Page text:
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Smoke & Mirrors

Smoke & Mirrors

11 May 2009
4.7 out of 5 stars 27 customer reviews

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Customer Reviews

4.7 out of 5 stars
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Top Customer Reviews

Format: Audio CD
I can't remember looking forward to an album so much for years.

There are the obvious nods to The Fields of the Nephilim (which is hardly surprising) and proof that Julianne Regan is still one of the most talented lyricists and singers around, yet the whole ensemble add their own touches to the album that elevates it above what could have been simply an exercise in 'Goth supergroup goes through the motions'.

'To Believe in Something' is truly special, but you just cannot find a bad track on the album.

An instant classic. More music should be made this way!
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Format: Audio CD Verified Purchase
Take some 'Fields of the Nephilim' (especially the bass lines), throw in some 'All about Eve' (not necessarily the tracks with Julianne Regan), a pinch of 'Portishead', a touch of 'Massive Attack', mix together with a few new ingredients and out pops this very good album. In particular it goes through an excellent middle section (tracks 3-7) which are just a joy to relax to in the car. You need to be able to hear the basslines though. The songs can even prevent frustration in a traffic jam!
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This is a great album... not a single bad track... captures all the best of All About Eve and brings it right up to date. Give it a couple of listens and you'll be addicted... It's been top of my playlist since I bought it.
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Format: Audio CD
Well it was worth the wait , this is an outstandingly beautiful album. The future of goth is saved by the safe hands of Mr Steve Carey and Tony Pettit and there vast array of talented buddies. There is not a bad track on this album. The melodic guitar work , the sweeping electronics , the awesome signature Pettit bass and the voice of angels all in perfect unison. If you only buy one album this year make sure it is this one. You wont be disapointed .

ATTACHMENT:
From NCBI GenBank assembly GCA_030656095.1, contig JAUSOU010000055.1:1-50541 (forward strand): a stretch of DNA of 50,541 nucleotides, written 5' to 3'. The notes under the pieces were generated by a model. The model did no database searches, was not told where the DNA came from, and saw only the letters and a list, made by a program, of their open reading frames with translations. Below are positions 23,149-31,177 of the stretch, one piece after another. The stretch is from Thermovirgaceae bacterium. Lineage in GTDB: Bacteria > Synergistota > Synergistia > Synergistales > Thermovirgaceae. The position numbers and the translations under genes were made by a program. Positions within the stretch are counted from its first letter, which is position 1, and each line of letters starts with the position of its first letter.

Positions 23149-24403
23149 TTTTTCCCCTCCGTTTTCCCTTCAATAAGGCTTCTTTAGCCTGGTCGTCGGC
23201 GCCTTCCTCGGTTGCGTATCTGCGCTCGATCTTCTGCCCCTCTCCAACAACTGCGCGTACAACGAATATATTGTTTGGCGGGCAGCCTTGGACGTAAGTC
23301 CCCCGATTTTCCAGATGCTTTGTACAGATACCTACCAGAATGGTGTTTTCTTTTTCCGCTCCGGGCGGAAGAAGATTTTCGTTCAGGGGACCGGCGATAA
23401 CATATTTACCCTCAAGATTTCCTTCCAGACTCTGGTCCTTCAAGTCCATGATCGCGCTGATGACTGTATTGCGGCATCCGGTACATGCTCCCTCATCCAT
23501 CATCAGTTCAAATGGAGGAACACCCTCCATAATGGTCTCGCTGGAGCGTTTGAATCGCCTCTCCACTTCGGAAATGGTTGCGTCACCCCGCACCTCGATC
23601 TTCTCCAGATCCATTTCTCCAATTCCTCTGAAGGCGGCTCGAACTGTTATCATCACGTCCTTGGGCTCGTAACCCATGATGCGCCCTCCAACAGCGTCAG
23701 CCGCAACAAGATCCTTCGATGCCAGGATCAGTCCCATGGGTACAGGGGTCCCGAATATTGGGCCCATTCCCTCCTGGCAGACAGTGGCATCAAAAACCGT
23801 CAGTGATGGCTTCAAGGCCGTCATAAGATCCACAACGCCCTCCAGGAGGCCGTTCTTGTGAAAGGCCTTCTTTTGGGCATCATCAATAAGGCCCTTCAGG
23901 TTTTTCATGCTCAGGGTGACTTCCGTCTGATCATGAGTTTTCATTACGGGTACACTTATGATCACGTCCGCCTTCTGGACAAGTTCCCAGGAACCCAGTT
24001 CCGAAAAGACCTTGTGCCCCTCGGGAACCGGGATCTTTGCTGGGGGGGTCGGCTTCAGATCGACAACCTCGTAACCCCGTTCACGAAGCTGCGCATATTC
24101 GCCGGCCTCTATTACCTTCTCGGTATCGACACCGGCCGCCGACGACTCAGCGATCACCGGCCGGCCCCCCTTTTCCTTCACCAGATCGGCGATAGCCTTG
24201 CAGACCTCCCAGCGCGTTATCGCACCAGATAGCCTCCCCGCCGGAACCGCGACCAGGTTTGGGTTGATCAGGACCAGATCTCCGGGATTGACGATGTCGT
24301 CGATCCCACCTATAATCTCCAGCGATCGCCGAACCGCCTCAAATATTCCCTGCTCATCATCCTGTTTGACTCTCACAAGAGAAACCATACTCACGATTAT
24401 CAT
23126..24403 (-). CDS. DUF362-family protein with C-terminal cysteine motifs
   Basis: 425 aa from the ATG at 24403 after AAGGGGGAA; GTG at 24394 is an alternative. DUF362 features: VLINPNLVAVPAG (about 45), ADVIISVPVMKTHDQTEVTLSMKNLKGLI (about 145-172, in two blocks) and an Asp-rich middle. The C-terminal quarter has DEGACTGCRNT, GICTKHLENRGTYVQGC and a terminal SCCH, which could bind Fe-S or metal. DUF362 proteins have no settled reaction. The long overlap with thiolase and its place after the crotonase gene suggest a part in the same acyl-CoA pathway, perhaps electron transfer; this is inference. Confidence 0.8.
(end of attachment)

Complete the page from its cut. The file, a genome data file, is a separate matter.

5 Stars
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Format: Audio CD
If I were to tell you that The Eden House was a collaborative project between an ex-member of the Fields Of The Nephilim and an ex-member of This Burning Effigy, then I would perfectly understand if you started to ease yourself towards the door, muttering about how late it was, and how you're sure you left the oven this morning, and about you'd forget your mum was coming to stay for a week, and you're sure she's sitting at the airport waiting for you, and if all else fails faking a seizure and rushing out to get your meds from the car.

However, you would be doing a grave disservice to Stephen Carey, formerly of This Burning Effigy, and Tony Pettitt, formerly of the Fields Of The Nephilim. Good job I didn't mention the presence of Julianne Regan from All About Eve, some Faith & The Musers and a handful of assorted Nephilims and Nefilims. It's like your own personal gothfest. Luckily for all concerned, then, that this is a remarkably good, albeit quiet project.

Carey and Pettit have gone for a fairly minimalist approach, with textures and ambiences filling out a surprisingly melodic and strong set of songs. It's as if the music has been stripped back to a skeletal structure before being fleshed out in diaphanous membranes. Jump on to the second track, 'All My Love', where Julianne Regan contributes her first vocal, and prepare to be amazed. And so it continues with the standout tracks 'Iron In The Soul', 'Fire For You' and 'The Beauty Of Science'.

I never expected to be blown away by this, but I was. You should give it a chance.
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Format: Audio CD
Feminine, swooning and sensuous are hardly adjectives associated with albums that fall roughly under the labels of `goth', `metal' or even `gothic metal' and yet these are the most apt for the lovely and rather paradoxical `Eden House Project' album `Smoke and Mirrors'. The undoubted steely and tough core is swathed in the delicate layers of unashamed romantacism.
The opener `To Believe in Something' is pleasingly synthy with powerful drum layers that is almost reminiscent of the really good bits of the 1980's. However the oddly ambiguous lyric that could address questions bigger than love itself prevent it from ever waving too much of a laced gloved hand to the era it nods to but never steals from.
`All My Love' is a sensuous affair that opens like the even darker cousin to David Lynch's Twin Peaks. This is over-scored by dark and feminine lyrics, that hooray, capture the essence of female sexual desire without sounding either wishy washy nor goth girl bunny boiler. It is heartening to see a band, that is comprised largely of men that seem comfortable with strong female brain, voice and yes, heart.
The sensuality continues and becomes even more (a)rousing on `Reach Out' which features a bass line so thundering, they can hear it in Berlin.
Things take a slightly different turn on the slightly Eastern tinged `Trashed Treasure'. With its incessant slightly other world violins juxtaposed with the thrust of the song, it could be a song sang by a siren of an Eastern brothel, 200 years ago.
Iron In the Soul is the black hole of the album, but in a bloody good way. Reminiscent of `Mezzanine' era `Massive Attack' it absorbs all light from the album, and yet amongst the strong and complex instrumentation of the surrounding songs on the album, it really works.
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